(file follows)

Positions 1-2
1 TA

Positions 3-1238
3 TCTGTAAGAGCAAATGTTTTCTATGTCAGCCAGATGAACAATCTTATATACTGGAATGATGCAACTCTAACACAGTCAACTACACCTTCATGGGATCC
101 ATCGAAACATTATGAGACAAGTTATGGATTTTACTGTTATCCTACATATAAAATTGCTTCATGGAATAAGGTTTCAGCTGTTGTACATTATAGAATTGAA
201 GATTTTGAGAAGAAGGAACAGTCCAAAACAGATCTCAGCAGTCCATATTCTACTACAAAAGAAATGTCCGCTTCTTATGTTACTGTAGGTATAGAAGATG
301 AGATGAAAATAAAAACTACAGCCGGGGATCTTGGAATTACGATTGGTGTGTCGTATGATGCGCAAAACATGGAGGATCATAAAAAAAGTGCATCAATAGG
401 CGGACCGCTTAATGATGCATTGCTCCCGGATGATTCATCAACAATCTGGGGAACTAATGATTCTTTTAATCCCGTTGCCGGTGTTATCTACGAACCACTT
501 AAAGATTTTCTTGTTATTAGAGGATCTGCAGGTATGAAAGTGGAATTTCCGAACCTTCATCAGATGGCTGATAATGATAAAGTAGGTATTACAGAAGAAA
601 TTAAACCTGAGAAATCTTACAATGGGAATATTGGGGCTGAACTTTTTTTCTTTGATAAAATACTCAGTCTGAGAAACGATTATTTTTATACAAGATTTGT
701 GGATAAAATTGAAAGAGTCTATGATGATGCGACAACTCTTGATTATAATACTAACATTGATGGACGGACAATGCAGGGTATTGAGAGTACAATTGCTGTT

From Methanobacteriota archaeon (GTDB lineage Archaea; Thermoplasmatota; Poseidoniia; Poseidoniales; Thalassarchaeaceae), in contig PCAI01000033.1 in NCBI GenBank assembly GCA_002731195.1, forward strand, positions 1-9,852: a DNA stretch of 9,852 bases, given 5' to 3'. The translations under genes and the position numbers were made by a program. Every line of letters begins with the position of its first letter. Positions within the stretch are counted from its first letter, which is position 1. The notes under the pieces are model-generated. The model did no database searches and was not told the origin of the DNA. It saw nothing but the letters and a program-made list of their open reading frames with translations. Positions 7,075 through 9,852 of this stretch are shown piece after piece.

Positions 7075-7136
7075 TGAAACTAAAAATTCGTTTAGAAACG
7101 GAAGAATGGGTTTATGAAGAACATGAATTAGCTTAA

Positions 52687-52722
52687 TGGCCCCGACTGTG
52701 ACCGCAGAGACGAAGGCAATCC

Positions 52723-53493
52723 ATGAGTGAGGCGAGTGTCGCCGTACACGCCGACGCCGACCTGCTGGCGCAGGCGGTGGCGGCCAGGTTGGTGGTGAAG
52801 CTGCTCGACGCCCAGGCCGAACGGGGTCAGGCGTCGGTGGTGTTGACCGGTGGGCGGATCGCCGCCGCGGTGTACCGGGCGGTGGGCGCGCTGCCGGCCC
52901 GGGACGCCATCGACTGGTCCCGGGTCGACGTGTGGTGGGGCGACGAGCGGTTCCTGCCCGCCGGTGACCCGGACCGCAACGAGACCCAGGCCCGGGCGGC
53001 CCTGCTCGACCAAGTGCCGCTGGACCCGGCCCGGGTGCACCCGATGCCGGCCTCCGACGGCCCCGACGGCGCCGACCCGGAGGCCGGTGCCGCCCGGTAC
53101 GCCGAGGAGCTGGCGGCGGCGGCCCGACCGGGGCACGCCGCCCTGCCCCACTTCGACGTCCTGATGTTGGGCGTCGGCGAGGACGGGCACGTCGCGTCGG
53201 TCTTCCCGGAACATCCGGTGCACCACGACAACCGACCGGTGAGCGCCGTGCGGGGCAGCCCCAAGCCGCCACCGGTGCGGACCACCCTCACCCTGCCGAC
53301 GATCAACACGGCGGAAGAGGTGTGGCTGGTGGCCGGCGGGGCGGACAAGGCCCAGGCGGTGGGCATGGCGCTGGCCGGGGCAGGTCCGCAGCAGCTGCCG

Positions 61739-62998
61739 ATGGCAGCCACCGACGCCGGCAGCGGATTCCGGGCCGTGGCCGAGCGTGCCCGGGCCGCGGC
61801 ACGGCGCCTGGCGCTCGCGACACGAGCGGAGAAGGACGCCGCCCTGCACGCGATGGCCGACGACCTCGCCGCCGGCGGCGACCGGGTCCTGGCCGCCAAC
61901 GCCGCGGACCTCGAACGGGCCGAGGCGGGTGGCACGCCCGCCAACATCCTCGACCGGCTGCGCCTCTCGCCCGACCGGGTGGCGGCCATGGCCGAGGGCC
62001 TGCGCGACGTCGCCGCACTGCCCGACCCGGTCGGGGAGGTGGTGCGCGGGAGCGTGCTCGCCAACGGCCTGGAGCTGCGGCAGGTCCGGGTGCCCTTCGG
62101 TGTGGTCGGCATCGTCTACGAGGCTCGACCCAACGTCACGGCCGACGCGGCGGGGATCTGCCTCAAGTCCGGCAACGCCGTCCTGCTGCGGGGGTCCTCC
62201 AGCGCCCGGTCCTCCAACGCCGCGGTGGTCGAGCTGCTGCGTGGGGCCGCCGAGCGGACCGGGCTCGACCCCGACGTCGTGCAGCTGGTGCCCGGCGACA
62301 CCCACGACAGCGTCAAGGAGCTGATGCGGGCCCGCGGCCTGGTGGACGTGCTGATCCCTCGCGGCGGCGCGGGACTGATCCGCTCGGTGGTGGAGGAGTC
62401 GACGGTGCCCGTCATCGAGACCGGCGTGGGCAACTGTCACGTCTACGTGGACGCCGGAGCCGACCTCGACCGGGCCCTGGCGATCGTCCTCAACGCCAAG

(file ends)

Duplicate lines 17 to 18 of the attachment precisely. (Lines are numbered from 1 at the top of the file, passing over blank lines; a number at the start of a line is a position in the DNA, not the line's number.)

52687 TGGCCCCGACTGTG
52701 ACCGCAGAGACGAAGGCAATCC